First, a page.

Liz Truss’s campaign to become the next Tory leader has suffered a setback following a U-turn on a £8.8bn policy pledge.
His campaign team blamed the “deliberate misrepresentation” of plans to replace national wage deals for public sector workers with regional ones, something that would eventually lead to nurses, teachers and civil servants from outside the Southeast being compared to their counterparts. will be paid less.
Allies insisted that the “current wage level” would be maintained and that the policy would only apply to new contracts, but their own campaign press release set out in black and white the promised £8.8 billion annual savings of the regional scheme. depended on what was being adopted. public sector in the long term.
So what was the plan and why was it abandoned?
How was the plan announced?
A press release sent to reporters on Monday outlined Ms Truss’s plan to save £11 billion a year through the “war on Whitehall waste”.
The initial release said: “The government of the truss will save up to £8.8 billion annually by replacing the national wage boards with regional wage boards.
“This will make it easier to adjust the salaries of executives, ensuring that where they work and prevent crowding from local businesses that cannot compete with public sector salaries.”
An updated version of the press release further details, it would be “applicable only to new contracts”, a “phased approach” that will be extended only if “it can be shown to be delivered through a roll out to the civil service”. is “through the creation of new contracts and boards”.
But ultimately “this could result in savings of up to £8.8 billion per year”, the release said: “This is a potential savings if the system is adopted for all public sector workers over the long term.”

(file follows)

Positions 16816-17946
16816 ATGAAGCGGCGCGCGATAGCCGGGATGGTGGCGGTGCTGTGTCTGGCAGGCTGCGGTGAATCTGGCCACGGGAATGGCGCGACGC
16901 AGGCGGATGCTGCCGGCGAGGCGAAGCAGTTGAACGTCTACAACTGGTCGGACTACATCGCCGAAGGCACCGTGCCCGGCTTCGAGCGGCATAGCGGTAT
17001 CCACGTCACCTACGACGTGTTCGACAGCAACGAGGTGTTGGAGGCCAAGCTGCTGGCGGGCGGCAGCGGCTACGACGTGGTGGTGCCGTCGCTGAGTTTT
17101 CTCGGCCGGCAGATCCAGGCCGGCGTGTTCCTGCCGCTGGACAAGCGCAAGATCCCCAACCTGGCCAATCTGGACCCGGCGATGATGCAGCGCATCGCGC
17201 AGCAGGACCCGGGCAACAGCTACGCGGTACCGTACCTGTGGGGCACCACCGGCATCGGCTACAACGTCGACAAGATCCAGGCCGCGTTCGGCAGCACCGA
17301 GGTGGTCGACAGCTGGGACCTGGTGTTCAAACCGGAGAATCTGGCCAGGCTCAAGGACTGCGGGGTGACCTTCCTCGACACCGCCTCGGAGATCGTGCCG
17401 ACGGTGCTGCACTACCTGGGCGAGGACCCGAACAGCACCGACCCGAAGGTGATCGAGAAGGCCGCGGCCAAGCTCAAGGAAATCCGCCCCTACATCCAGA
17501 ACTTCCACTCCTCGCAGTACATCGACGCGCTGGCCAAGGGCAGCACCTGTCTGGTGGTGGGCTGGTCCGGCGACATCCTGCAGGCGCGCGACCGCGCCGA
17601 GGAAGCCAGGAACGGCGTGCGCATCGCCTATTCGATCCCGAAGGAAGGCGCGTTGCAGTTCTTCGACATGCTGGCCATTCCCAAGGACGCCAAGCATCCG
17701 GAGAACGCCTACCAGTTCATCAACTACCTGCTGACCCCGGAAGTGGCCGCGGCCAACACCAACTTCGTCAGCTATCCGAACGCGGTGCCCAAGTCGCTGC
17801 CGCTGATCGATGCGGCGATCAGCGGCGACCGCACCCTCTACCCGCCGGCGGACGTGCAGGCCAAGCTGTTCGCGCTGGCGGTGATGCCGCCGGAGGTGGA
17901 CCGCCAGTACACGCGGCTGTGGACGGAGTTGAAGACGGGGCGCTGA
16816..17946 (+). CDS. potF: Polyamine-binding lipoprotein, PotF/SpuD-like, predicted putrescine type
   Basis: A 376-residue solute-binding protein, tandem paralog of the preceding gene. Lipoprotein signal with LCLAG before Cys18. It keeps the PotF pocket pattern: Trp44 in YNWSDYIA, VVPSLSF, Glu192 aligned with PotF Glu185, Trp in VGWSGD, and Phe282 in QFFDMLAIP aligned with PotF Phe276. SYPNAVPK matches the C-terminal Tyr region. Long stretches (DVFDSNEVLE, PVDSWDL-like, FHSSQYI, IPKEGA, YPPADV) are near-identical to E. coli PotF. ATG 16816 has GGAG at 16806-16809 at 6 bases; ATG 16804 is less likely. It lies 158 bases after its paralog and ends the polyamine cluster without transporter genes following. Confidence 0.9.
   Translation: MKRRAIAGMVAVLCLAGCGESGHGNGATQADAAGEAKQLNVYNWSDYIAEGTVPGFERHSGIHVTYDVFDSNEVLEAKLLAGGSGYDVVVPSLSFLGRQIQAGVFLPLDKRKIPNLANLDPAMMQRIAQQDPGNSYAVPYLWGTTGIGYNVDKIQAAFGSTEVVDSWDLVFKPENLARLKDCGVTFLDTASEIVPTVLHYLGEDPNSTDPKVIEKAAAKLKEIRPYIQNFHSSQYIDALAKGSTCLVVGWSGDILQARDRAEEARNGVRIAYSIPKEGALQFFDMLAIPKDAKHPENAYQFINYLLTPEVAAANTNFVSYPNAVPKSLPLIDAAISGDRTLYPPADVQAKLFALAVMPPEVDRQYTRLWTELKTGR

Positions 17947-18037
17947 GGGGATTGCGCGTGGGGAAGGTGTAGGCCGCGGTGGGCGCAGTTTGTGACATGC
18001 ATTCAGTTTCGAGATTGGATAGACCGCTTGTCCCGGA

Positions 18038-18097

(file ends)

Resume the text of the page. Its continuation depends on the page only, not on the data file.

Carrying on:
– What did Liz Truss say about the plan?
Liz Truss did a U-turn on a plan for regional salary deals (Finbar Webster/PA)
She promised a “leaner, more efficient” Whitehall, saying: “I have shown in my time in government that I am willing to take on Whitehall conservatism and work.”
– What was the reaction?
Unions, Tory opponents and Labor are all set to condemn the proposals.
Alex Thomas of the Institute for Government said the scale of savings promised by Ms Truss meant “it’s not mandarins leaving London, it’s nurses, teacher salaries are being adjusted”.
“Less war on Whitehall, more war on Workington,” he said.
Ben Houchen, the Sage Sunak-supporting Tory mayor for Tees Valley, said he was “absolutely speechless” and “there’s no way to do this without massive pay cuts for 5.5 million people, including nurses, police officers and our armed forces.” is outside London”.
So what happened to the plan?
A spokesman for the Truss Campaign announced that the plan had been canceled on Tuesday, 13 hours after it was published.
“Our campaign has been deliberately misinterpreted over the past few hours,” the spokesperson complained.
“The current level of public sector pay will be maintained at all.
“There is nothing wrong with suggesting otherwise.
“Our hardworking frontline workers are the cornerstone of the society and no proposal will be forwarded on regional wage boards for civil servants or public sector workers.”
– so what next?
There is now an £8.8bn hole in Ms Truss’s financial plans and a U-turn could hurt her campaign.
Ms Truss and her colleagues had captured Mr Sunak’s change of course on taxation, accusing him of “flip-flopping” and performing a “shouting U-turn” on his pledge to ax VAT on fuel bills. done – it would be hard to sustain such attacks given the events of Tuesday.
It is also a problem for supporters who compared Truss to Margaret Thatcher, including Treasury Chief Secretary Simon Clarke, who responded to Mr Sunak’s policy change, saying: “A U-turn If you want. The woman is not one to turn.”
A source in the Sunak camp said “it was not a mistake” as Ms Truss argued for regional pay in 2018: “Women are in for the turn.”